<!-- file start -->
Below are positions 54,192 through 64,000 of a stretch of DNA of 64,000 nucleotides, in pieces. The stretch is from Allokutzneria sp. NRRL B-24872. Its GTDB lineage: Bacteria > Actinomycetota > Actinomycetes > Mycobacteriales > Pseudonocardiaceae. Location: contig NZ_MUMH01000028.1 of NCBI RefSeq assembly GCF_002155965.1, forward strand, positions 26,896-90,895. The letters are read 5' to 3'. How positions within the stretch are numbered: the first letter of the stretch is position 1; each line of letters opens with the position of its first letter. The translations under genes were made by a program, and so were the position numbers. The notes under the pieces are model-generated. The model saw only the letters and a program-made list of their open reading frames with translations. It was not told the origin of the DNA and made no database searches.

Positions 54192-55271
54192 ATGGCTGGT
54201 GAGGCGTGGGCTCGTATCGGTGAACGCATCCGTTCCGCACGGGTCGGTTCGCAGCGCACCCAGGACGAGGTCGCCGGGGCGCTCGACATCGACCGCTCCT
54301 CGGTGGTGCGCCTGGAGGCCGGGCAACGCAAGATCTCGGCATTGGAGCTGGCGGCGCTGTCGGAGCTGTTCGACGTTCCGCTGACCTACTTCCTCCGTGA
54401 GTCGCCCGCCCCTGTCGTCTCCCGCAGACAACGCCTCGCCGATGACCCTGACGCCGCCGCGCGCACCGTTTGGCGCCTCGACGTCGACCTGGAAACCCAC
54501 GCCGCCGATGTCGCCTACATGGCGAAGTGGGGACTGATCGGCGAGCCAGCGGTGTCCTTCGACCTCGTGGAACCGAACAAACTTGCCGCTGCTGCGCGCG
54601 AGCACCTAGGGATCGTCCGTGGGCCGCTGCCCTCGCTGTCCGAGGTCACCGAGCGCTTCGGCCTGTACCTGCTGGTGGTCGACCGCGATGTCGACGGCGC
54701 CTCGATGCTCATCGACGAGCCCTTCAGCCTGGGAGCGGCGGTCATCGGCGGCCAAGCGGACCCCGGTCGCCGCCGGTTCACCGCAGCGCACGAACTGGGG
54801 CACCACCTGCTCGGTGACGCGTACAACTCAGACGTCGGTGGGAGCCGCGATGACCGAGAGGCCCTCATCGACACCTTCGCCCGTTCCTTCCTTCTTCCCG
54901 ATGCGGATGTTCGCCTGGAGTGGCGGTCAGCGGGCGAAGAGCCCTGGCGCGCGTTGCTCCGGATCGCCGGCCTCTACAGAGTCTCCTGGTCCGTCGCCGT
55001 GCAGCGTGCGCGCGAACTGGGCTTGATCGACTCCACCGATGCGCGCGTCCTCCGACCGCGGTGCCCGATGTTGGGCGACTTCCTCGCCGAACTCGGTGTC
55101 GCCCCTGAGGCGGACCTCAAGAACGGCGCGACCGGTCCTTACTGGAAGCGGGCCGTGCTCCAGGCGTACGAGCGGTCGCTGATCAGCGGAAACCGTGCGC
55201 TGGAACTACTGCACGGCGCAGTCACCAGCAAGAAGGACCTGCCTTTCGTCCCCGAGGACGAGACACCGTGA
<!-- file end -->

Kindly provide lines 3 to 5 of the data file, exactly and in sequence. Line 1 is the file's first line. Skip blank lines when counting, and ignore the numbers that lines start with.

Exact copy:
54192 ATGGCTGGT
54201 GAGGCGTGGGCTCGTATCGGTGAACGCATCCGTTCCGCACGGGTCGGTTCGCAGCGCACCCAGGACGAGGTCGCCGGGGCGCTCGACATCGACCGCTCCT
54301 CGGTGGTGCGCCTGGAGGCCGGGCAACGCAAGATCTCGGCATTGGAGCTGGCGGCGCTGTCGGAGCTGTTCGACGTTCCGCTGACCTACTTCCTCCGTGA